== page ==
One of the serious concerns is the increased noise levels that the mining activities will generate. The noise specialists, WardKarlson Consulting, determined this impact to be medium to strong, especially at night, for the receptors positioned in the Masokaneni village.

GCS disregarded this by insensitively stating “the people in the vicinity of these mining activities are already used to the increased noise levels created by the mining activities, hauling vehicles and motor-vehicles” as a result of existing mining operations in the vicinity. GCS is not only dismissive of these loud intrusions and people’s right to an environment that is not harmful to their well-being, but this statement is also misleading. The nearest mining operations are more than 5 km away. One of the impacts of mines that residents constantly complain about is noise, indicating that people do not simply get used to the noise intrusions from mining operations. GCS also distorted the specialist findings by conflating the ratings for all noise receptor sites, most of which were located much further away from site and the adjacent houses of Masokaneni village, thereby minimising the results. This does not accord well with the professional standards required of independent environmental assessment practitioners (EAPs).

The DMRE accepted GCS’s flawed recommendations at face value. Minister Creecy, the appeal authority, in her decision incorrectly relied on an unsubstantiated assumption that these impacts can be reduced by mitigation measures and on a falsehood that people do not live closer than 500m to the shaft boundary. This is difficult to comprehend given that the specialist reports acknowledge that the nearest homesteads are about 200m away and the annotated aerial photographs in GCS’s Basic Assessment Report reveal the distance to be as close as 50m for some homesteads. Whoever was advising the Minister clearly had not read the environmental impact assessment (EIA) reports and the appeal grounds very carefully and showed a lack of care and concern for the residents who will be subjected to untenable living conditions.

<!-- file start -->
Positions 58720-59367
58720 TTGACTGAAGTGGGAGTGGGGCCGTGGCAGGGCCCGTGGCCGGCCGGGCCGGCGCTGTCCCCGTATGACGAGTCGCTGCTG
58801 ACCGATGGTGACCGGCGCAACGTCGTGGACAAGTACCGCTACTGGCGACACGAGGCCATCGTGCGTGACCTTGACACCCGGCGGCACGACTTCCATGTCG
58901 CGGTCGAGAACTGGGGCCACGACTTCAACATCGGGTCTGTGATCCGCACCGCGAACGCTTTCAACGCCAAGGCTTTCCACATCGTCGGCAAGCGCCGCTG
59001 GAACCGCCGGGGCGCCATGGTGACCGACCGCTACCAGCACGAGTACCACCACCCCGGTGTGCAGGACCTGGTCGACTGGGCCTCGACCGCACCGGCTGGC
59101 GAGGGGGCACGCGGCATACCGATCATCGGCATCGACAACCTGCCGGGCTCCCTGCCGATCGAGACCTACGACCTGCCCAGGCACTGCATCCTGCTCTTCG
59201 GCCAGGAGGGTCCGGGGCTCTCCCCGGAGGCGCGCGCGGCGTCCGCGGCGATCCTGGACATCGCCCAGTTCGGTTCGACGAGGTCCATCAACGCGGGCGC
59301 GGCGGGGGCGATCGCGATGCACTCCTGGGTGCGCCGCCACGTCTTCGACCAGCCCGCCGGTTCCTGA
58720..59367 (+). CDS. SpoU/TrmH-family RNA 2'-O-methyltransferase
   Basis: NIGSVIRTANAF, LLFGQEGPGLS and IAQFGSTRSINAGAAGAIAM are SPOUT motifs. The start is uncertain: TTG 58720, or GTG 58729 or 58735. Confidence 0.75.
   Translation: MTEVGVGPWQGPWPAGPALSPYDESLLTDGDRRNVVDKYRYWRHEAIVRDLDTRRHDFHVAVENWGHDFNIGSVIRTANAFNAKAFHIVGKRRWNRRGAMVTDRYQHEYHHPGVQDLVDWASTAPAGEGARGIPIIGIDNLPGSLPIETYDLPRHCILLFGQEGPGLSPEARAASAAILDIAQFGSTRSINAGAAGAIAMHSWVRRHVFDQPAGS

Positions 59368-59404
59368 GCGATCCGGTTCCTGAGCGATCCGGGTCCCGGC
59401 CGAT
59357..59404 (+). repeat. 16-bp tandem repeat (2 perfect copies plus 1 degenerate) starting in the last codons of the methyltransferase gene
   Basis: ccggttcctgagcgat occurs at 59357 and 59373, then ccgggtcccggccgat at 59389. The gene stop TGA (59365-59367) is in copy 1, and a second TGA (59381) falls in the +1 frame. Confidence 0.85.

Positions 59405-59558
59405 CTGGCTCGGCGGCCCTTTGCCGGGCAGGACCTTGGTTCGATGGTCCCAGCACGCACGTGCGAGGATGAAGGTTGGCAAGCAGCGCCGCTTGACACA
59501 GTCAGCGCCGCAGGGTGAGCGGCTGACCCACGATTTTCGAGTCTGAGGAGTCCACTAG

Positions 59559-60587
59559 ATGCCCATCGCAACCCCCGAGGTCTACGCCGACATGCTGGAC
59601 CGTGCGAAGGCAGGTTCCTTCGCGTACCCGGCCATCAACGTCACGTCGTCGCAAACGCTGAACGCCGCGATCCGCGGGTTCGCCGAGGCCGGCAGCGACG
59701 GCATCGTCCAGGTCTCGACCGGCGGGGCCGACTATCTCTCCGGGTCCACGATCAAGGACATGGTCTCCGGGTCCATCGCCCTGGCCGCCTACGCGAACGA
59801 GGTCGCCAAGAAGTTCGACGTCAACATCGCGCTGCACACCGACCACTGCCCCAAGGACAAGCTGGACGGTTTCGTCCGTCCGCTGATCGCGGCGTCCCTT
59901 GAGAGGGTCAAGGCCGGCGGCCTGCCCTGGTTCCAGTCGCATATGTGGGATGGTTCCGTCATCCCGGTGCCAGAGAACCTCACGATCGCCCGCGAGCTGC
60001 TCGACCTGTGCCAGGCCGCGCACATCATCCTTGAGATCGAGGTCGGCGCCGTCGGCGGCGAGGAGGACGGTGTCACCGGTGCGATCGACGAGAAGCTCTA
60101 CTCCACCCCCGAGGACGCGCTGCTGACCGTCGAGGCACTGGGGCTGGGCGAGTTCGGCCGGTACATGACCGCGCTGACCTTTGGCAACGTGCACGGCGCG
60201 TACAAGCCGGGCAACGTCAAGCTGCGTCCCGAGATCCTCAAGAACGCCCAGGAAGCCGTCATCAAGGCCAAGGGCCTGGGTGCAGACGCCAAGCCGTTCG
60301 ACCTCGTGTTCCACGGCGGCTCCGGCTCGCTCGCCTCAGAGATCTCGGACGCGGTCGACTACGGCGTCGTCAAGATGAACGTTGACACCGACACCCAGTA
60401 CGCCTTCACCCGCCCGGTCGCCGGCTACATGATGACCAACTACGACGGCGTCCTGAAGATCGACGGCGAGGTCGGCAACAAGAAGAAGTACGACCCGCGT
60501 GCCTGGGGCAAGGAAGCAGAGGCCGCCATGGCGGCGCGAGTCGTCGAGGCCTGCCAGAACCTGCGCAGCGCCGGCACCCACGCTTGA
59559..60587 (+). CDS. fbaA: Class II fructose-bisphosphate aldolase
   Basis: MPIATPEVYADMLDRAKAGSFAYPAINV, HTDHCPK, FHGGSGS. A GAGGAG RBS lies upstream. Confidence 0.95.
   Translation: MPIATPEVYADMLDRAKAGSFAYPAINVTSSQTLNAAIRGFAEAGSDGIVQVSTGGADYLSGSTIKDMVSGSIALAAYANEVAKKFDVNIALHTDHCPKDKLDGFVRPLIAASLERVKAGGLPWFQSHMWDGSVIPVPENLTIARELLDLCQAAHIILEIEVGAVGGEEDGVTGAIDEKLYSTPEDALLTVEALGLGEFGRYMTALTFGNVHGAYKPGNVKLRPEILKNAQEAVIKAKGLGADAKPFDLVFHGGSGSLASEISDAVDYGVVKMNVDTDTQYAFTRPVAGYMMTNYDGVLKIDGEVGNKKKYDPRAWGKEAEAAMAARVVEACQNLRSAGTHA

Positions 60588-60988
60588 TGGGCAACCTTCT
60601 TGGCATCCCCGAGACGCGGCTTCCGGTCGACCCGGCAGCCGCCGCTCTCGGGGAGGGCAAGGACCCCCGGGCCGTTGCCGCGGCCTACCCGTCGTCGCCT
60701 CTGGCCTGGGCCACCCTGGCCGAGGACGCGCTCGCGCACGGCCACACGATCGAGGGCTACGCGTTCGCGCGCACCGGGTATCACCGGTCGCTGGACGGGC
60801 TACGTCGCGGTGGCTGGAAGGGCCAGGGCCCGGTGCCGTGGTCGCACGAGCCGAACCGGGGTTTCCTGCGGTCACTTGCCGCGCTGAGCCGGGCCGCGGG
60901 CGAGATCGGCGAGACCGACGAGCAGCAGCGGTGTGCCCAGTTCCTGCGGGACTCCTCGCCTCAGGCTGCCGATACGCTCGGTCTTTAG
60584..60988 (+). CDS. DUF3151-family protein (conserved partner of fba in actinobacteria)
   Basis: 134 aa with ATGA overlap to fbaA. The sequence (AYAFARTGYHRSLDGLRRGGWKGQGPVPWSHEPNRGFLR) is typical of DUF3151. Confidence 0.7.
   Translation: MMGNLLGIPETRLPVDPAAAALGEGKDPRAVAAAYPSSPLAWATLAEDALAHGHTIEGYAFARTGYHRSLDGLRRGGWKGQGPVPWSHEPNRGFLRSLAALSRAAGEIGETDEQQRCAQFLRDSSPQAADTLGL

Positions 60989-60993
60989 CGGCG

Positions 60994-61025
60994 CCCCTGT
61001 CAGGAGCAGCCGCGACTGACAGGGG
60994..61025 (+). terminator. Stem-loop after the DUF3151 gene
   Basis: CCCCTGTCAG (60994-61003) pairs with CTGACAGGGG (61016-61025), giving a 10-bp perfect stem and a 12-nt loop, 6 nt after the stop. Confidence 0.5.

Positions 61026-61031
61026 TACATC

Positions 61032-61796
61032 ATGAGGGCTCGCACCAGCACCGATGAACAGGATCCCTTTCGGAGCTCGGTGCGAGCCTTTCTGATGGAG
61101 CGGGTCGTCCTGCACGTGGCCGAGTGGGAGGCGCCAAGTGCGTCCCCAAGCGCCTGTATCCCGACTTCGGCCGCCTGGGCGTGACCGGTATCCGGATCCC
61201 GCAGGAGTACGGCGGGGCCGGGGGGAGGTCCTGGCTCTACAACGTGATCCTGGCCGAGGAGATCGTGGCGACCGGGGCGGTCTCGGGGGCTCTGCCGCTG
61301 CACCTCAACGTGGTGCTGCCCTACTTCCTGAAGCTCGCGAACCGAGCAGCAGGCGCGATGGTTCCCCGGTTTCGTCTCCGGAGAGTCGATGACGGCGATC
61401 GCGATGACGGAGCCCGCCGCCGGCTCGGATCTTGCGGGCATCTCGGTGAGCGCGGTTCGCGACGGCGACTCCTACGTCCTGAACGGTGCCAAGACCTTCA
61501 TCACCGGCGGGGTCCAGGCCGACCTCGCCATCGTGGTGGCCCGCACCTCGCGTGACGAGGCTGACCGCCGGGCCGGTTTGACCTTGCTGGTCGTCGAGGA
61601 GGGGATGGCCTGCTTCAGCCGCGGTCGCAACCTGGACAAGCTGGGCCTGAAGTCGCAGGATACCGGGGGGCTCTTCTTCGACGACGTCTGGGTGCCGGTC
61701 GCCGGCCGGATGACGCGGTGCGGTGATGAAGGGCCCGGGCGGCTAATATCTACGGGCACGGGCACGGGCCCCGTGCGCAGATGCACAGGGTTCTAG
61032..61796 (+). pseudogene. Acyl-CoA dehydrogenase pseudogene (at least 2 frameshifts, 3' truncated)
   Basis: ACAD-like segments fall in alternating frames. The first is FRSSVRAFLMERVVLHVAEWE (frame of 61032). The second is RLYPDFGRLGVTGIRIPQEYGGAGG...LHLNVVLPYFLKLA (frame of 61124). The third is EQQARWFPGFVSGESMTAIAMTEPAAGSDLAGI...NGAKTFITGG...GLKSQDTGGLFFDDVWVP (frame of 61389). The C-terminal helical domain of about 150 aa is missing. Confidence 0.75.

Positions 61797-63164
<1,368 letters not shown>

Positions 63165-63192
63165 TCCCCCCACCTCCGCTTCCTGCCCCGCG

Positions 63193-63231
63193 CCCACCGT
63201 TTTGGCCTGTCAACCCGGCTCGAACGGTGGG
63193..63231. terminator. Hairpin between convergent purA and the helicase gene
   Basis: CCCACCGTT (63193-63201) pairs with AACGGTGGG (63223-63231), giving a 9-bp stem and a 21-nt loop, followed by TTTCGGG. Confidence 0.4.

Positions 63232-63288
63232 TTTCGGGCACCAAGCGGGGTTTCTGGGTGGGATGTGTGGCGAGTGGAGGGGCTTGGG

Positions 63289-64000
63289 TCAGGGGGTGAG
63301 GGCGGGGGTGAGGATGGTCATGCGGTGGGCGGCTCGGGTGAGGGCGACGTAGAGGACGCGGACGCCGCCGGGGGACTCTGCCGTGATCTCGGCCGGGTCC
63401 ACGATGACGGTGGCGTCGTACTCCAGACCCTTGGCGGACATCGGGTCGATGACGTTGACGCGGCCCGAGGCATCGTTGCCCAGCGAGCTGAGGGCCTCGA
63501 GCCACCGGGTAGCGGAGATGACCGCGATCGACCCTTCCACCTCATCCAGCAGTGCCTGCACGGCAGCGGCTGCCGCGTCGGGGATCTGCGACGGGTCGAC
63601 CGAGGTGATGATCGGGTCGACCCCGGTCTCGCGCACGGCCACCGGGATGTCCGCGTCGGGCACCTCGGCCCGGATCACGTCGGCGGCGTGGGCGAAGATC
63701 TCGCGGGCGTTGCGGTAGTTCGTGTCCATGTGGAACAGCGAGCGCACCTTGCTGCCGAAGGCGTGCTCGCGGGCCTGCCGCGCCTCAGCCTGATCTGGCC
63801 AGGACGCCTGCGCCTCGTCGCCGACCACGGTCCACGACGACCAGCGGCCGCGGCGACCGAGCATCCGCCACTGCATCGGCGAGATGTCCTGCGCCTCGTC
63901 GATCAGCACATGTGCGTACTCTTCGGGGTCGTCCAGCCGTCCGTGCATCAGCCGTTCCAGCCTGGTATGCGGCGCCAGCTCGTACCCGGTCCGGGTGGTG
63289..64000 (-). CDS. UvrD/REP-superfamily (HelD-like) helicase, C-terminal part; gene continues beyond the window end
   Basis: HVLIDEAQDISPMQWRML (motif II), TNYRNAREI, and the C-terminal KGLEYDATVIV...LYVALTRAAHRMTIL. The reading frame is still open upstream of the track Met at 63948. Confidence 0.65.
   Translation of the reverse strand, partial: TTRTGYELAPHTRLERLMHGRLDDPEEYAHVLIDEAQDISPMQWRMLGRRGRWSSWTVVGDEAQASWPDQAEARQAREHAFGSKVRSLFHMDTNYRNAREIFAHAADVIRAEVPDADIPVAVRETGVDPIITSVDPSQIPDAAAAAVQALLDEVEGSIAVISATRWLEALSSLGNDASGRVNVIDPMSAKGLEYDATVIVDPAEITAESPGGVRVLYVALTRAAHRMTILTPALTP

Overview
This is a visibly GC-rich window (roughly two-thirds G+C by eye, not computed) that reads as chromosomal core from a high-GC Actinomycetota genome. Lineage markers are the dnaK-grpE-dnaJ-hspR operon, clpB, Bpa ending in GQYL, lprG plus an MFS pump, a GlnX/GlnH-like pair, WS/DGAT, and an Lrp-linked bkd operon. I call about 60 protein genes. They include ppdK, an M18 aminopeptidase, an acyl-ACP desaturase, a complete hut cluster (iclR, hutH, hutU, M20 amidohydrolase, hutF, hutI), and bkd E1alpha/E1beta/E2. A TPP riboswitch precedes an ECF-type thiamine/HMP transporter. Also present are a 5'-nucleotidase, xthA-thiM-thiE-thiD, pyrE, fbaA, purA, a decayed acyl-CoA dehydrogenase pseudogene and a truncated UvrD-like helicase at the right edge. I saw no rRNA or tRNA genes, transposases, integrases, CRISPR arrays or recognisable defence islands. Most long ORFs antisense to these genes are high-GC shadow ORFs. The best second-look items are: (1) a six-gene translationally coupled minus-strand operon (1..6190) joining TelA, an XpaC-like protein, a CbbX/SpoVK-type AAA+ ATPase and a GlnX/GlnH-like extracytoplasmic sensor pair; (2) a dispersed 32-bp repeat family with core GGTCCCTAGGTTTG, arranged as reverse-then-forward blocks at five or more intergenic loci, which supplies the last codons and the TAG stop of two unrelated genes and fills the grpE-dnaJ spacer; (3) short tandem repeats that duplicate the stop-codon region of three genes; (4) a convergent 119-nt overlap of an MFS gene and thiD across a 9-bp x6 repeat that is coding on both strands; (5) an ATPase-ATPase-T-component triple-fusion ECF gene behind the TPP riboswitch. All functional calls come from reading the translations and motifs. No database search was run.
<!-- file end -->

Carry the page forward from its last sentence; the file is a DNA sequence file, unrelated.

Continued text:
Another example of the defective EIA process and the decisions taken by the authorities, is the lack of a social-economic specialist study. Our law requires that in addition to the impacts on the environment, the social and economic impacts MUST be considered, assessed and evaluated, including the benefits AND disadvantages,

Minister Creecy sidesteps this issue and simply echoes ZAC’s response that the project is justified because of the employment and community projects it brings. However, the EIA Regulations make it clear that impacts need to be identified and assessed and cannot simply be ignored because the mine creates employment and has a Social and Labour Plan in place. These types of benefits are not mitigation measures to the residents who will have to suffer the direct adverse impacts of a mine shaft on their doorsteps and mining the coal reserves underneath their houses.